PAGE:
Navigating Epilepsy: The Road Ahead

A “Grown-up Summer Vacation”

iStock_000041824346SmallAs we move through the summer I have been thinking about all that summer represents to adults and children alike. There is a lot we can learn from children and their excitement about summer break. The loosening of routines and high expectations for fun, coupled with the idea of non-structured lazy days and vacations, are not just things that children need and enjoy, but ones that adults living with chronic illnesses need as well.

More than many others, those with chronic illnesses often get frustrated, discouraged, or upset for many reasons—namely, that their illnesses affect their families, their relationships with others, and causes stress because you may not be able to do all of the things that you were once able to do.

I am not suggesting that adults have the same luxury of an extended break of routine and can enjoy weeks of carefree living during the summer time. What I am suggesting is that if your illnesses cause you to get upset, discouraged, or frustrated that instead of staying that way, you should give yourself a “summer vacation” in a caring and compassionate way.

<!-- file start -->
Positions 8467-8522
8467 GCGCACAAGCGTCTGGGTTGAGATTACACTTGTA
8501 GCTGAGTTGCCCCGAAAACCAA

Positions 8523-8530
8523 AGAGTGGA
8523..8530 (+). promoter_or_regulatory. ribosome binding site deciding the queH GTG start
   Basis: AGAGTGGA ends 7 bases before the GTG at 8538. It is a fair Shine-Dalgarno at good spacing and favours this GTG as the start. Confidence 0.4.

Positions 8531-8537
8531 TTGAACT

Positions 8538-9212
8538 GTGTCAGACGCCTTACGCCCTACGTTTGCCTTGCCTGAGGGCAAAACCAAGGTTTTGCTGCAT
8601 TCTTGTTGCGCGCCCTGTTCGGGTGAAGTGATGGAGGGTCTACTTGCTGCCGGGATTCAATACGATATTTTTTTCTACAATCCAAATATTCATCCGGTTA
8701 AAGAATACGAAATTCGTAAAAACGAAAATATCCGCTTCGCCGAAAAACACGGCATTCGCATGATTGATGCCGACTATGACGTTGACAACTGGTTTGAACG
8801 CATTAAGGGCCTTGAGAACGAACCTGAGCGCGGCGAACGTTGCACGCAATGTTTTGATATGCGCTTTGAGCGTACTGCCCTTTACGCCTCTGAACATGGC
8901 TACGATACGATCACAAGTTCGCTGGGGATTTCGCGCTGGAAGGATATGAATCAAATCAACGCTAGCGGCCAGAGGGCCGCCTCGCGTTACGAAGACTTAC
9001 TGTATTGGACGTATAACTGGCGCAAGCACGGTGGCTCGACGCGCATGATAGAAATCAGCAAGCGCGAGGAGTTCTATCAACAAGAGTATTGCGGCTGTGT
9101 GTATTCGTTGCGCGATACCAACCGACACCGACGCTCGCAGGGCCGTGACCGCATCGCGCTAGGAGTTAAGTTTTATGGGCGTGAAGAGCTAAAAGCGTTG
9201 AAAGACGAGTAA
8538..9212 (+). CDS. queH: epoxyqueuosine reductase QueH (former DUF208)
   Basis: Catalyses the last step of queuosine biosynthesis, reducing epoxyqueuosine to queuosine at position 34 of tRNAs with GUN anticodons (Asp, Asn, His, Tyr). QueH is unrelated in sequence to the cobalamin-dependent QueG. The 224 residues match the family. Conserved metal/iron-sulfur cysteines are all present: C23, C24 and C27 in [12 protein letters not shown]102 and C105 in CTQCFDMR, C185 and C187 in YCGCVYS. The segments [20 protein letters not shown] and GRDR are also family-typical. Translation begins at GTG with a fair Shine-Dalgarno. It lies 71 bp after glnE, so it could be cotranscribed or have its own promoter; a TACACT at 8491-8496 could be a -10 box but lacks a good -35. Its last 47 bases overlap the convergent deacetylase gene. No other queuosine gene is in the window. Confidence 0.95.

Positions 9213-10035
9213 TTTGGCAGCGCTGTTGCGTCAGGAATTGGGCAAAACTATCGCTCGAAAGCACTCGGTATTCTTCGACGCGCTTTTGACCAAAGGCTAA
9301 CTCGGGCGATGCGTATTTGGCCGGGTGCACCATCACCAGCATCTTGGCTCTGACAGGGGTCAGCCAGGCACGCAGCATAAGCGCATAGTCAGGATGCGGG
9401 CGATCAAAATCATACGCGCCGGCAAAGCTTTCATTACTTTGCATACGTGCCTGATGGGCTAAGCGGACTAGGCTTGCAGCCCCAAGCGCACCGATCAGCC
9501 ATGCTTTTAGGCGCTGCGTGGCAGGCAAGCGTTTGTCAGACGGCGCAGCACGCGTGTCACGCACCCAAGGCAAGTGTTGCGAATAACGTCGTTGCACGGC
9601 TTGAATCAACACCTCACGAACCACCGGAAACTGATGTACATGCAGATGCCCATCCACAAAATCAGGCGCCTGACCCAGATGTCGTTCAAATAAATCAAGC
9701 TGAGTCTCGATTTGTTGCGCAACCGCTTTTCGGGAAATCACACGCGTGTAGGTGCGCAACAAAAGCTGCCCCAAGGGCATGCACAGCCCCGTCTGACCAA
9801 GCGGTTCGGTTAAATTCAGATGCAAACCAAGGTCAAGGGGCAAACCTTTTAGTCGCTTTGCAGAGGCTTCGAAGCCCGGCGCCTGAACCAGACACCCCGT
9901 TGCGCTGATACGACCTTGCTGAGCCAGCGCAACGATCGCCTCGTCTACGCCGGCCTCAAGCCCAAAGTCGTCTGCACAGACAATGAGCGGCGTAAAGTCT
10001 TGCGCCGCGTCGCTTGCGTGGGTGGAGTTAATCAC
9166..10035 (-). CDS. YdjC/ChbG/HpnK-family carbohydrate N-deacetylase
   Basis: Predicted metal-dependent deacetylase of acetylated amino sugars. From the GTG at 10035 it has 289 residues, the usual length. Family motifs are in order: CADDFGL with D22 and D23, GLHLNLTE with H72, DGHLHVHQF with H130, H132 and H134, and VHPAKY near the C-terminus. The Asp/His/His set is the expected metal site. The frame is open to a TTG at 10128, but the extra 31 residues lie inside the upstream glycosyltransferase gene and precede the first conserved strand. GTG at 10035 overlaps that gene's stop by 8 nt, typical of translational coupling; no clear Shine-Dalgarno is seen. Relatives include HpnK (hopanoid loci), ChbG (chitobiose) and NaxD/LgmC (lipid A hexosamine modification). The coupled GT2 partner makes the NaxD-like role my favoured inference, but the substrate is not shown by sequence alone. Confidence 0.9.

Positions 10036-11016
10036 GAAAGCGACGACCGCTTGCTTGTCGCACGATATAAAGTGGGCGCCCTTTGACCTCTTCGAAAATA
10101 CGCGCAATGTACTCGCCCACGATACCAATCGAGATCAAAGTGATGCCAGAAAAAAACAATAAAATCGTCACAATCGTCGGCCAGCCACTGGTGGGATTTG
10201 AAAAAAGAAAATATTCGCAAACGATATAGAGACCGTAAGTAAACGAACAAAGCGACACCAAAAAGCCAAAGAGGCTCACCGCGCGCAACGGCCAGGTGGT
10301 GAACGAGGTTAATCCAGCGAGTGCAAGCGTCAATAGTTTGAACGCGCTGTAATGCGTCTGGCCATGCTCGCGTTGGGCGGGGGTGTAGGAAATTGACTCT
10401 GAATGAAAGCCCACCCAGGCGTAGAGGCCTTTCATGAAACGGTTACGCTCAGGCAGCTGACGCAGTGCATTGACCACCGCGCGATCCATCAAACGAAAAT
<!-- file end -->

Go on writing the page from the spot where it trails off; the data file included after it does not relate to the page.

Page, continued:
During your “vacation,” you can listen to music you enjoy, read a book, take in the beauty of flowers or a sunset—or simply relax. Whatever it is you need to do, you must remind yourself of the thrill you used to feel when you heard the teacher dismiss you and say, ”Have a great summer!”

At the end of your mini-summer vacation (and you get to decide how long to make it), the situation that prompted your feelings may still exist, but chances are that your negative feelings about it will be much less than they were.

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